with Steven Duarte
Over the coming years the Blu-ray format will become the norm for home video. As manufacturing prices come down and High Definition TV sets become cheaper more and more people will adopt the newer format. This column will focus on Horror classics that have received the High definition treatment. While not a full review, I will focus on what the newer versions add and if you should shell out for these High definition releases.
This month’s column covers George Romero’s “Dawn of the Dead.” (1978) This classic film received the Blu-ray treatment back on October 7, 2007 via Starz/Anchor Bay. If you have any remote interest in horror, then you have at least seen this film once. Horror fiends either already own this film or own multiple versions of the film that have been released over the years. The film has gone through various edits that have seen their own releases by different companies.
Versions of the film:
US theatrical version
European version (Zombi)
Krekel’s ultimate final version (German)
The Blu-ray version of the film has only the US theatrical version which runs 127 minutes. Now on to the picture, do the extra lines of resolution really matter? I would have to say yes it does. Watching Dawn of the Dead on Blu-ray was almost like watching it for the first time. While previous re-mastered versions have cleaned up much of the grain that was present on some older DVD releases of the film, this is the clearest that I have ever seen the film. Much more detail can be seen in both the interior and exterior shots of the film. This version has vibrant rich colors that have not been previously seen in the prior DVD versions. The extra resolution and vibrant colors shows the limitation of the special makeup effects that were used in the film. The blood in the film looks almost orange. In previous DVD versions this was not too much of an issue since the lower resolution of DVD’s did not show this. Granted we do not watch horror films to expect real blood and guts but it can take away from someone who already owns the DVD versions. The Blu-ray receives a Dolby Digital surround mix that does not make too much use of the rear surround speakers as I noticed much of the audio to come from the center channel.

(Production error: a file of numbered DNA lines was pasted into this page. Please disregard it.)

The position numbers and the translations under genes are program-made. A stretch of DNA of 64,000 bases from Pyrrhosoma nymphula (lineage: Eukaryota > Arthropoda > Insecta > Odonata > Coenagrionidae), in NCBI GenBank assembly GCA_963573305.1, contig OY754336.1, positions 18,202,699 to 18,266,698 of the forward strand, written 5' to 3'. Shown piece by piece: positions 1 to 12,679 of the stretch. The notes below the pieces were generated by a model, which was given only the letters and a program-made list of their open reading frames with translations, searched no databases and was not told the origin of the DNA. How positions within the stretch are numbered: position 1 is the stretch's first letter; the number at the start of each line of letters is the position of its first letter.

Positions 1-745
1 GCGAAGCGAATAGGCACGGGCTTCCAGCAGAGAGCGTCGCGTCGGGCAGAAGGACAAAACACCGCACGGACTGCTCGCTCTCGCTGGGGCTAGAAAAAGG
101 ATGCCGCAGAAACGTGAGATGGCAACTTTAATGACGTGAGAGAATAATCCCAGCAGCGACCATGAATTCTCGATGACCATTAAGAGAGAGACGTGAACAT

This is a tough one since there are so many different versions out there. I would have to say if you already own the previous releases on DVD with the exception of Anchor Bay’s 4-disk Ultimate edition then the Blu-ray version is worth a buy. Now if you already own the Anchor Bay Ultimate version then you have all versions and special features and the Blu-ray version may not be as appealing to you. If you have never owned Dawn then the Blu-ray version is a no brainer.
--Steven M Duarte